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Fixing up my 1988 Charvel Model 6 (and a little comparison to a 2020 DK24)

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  • Fixing up my 1988 Charvel Model 6 (and a little comparison to a 2020 DK24)

    Hello, first post here, 33 year Charvel owner.

    I worked on an oil tanker one summer in 1988 and found myself in a music store in Singapore. Japanese electronics everywhere. I was flush with cash from the tanker gig, so went about shopping for a nice guitar. They had a black model 6 with a Kahler on the wall. It was light and resonant, but I really wanted a red one so the sales guy went back and got me one. This one had a Floyd Rose. It was beautiful,
    That wide flat neck was no joke, I loved how finger finger style you had lots of room to grip the strings.
    And of course it practically screamed at you to maybe go a little faster than you would play otherwise, it was so buttery smooth with brand new super jumbo frets. And the neck thru design of the Model 6 looked so sleek and cool from the back, and that early Floyd Rose allowed you to pretty much go nuts and not go out of tune. And the workmanship was so good. The shark fin inlays and neck binding were so precise, and the finish was so damn glossy smooth, I don’t know, it looked like a Ferrari with strings to me at the time.

    Over time, the Ferrari red body had deepened to a darker richer red, and the bright white neck binding had darkened to a vintage-ey cream color. But at this point the fretboard was shot. Finally took it in for some work.

    And last week finally got it back, the guitar I've probably spent the most time playing on (mostly, with a pre-Gibson Mesa Boogie studio pre).
    Neck is like new now, Plek'td with stainless steel frets (so arguably better than new? )
    Rosewood + abalone inlays cleaned up real nice as well. Awesome!

    Before:



    After:





    In the earlier part of the 33 years I'd owned it I really hadn't taken as good of care of it as I should have. In addition to allowing multiple dings, scratches and a few chips, I had lost the battery plate after taking it off one too many times as the thing goes through batteries like candy if you leave it plugged in. I got a hold of a new battery cavity cover online and the holes didn't quite match up so I did the old "cram toothpicks in the existing holes and re-drill' trick. The screws provided were high round tops, so I hit the hardware store for some flat top wood screws so they'd flush mount.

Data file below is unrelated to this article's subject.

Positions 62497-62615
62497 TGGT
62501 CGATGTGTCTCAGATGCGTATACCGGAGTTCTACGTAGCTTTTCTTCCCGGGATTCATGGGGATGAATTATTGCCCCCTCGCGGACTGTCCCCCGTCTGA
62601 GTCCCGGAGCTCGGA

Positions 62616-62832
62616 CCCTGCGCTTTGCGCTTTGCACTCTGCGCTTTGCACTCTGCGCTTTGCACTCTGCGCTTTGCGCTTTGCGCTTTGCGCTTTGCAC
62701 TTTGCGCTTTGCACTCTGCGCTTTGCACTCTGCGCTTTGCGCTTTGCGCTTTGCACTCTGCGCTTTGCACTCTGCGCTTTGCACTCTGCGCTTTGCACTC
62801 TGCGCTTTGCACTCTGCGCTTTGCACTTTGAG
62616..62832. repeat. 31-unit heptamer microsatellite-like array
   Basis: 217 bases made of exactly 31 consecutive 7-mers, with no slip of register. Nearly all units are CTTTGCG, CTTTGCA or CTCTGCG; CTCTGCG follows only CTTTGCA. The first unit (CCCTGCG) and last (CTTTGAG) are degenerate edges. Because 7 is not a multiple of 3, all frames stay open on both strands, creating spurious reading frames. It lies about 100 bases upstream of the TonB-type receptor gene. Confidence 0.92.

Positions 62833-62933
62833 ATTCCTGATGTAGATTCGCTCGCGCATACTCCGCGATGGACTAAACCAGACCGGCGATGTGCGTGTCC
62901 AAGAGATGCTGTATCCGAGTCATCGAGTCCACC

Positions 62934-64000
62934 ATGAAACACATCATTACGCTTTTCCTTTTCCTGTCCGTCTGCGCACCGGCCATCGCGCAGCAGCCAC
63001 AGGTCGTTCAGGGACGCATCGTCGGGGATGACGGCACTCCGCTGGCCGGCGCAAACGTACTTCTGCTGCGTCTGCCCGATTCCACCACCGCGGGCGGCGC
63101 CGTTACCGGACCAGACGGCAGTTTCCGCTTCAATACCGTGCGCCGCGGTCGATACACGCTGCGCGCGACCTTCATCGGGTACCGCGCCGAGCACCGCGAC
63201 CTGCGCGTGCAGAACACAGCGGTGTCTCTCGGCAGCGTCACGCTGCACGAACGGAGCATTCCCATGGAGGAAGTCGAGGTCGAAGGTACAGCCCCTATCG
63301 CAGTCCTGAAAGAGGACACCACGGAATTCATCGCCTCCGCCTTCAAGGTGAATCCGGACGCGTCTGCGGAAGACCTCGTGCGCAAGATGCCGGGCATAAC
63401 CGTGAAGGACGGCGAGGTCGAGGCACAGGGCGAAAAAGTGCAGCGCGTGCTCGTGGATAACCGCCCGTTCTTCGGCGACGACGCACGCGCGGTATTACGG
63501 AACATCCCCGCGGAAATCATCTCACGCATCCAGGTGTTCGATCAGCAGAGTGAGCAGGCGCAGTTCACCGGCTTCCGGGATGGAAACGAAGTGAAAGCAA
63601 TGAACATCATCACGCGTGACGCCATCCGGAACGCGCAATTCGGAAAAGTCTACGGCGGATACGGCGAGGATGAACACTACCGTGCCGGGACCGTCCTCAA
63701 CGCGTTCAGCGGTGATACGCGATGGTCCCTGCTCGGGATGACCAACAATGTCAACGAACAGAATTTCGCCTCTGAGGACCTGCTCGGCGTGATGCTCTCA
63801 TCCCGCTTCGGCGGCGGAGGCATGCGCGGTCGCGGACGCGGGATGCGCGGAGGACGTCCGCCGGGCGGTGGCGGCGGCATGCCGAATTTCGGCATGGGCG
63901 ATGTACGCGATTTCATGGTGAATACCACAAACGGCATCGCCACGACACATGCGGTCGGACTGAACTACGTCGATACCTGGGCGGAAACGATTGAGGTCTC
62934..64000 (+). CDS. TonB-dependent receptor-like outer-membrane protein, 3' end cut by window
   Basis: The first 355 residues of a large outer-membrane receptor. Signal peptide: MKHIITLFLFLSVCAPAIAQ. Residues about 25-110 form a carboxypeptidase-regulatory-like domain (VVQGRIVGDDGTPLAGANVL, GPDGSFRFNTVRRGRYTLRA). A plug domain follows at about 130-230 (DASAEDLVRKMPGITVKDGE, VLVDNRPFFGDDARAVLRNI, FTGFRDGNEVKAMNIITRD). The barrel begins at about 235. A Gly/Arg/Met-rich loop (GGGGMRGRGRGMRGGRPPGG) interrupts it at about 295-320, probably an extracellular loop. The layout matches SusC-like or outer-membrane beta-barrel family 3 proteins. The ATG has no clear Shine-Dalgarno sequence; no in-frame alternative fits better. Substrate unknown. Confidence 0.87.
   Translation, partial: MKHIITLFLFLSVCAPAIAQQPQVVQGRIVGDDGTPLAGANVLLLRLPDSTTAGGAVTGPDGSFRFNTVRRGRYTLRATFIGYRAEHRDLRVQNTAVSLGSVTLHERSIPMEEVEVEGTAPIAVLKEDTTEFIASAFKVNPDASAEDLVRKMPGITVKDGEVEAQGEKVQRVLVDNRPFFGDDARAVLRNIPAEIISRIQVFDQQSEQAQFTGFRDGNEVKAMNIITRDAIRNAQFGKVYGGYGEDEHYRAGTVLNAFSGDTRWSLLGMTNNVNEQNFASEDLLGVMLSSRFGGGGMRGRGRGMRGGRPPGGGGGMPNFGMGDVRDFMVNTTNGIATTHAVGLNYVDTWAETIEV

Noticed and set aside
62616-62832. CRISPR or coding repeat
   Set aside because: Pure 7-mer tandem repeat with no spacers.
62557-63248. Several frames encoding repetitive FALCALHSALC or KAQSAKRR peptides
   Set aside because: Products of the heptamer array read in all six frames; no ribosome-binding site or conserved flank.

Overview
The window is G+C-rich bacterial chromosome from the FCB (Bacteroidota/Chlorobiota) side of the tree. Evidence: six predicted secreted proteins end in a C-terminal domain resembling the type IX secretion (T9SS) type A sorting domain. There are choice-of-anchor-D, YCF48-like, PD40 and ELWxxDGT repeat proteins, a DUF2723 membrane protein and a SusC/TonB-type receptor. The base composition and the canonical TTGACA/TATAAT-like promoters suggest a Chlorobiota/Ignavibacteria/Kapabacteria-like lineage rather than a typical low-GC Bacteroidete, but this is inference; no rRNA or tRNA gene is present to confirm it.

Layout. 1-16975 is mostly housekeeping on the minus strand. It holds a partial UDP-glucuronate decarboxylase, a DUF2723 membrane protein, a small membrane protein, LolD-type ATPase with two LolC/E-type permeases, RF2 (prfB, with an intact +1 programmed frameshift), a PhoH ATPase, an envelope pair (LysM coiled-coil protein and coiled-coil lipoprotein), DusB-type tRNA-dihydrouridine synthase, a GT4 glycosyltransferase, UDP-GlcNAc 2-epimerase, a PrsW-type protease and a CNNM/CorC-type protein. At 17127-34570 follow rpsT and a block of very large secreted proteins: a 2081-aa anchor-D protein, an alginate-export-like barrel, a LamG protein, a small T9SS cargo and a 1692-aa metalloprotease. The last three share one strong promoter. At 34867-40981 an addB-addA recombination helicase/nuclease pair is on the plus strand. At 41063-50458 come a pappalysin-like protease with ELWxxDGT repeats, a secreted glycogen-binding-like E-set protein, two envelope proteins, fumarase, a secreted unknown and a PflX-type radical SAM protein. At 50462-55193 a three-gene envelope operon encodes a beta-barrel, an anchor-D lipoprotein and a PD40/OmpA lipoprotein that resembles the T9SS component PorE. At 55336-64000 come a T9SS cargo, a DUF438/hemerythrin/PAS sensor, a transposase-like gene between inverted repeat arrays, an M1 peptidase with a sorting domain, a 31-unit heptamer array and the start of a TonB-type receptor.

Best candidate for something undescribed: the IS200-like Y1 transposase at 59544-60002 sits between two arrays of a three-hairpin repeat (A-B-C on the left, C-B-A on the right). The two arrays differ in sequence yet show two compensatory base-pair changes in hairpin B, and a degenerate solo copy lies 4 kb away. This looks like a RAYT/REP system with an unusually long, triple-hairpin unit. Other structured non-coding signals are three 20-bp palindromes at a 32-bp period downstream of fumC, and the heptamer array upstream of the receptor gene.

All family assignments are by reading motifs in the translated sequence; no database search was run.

While the cover had been missing I had managed to catch some of the wiring on something and yanked off a solder lead somewhere. Tracked that down in the rats nest of active preamp wiring in there and soldered it back today.

    The licenced Floyd trem on these is often maligned as it only goes down, and it's made out of pot metal. But once I replaced the pot metal bar (which snapped off at one point) it's always been rock solid with tuning, and I am quite used to the more stable (to me) feel of the bridge only going down. These primordial Floyd's take a little more effort to push down, unlike the new full floating one on the DK24 that moves with incredible ease. Not saying one is better than the other there either, just making an observation.

    One thing though, that clamp at the nut on the DK is now directly over the nut, That's fine, but the edges are really sharp! Like when you reach down and yank it up by the neck off a stand. It can dig into your index finger palm knuckle bone big time.

    The Model 6 is locked after the nut and while your hand may still rub against it, it has smoothly rounded edges.






    Once I got the Model 6 back up to snuff it was interesting to compare the two. The DK24 sounds great, but strumming the 2020 unplugged sounded thin acoustically compared to the full and even toned Model 6. Gush, fawn, laud...

    Tried to buff out the paint a bit. Lookin sharp now and so nice to have it back in action!


    __________________________________________________ _____





    _________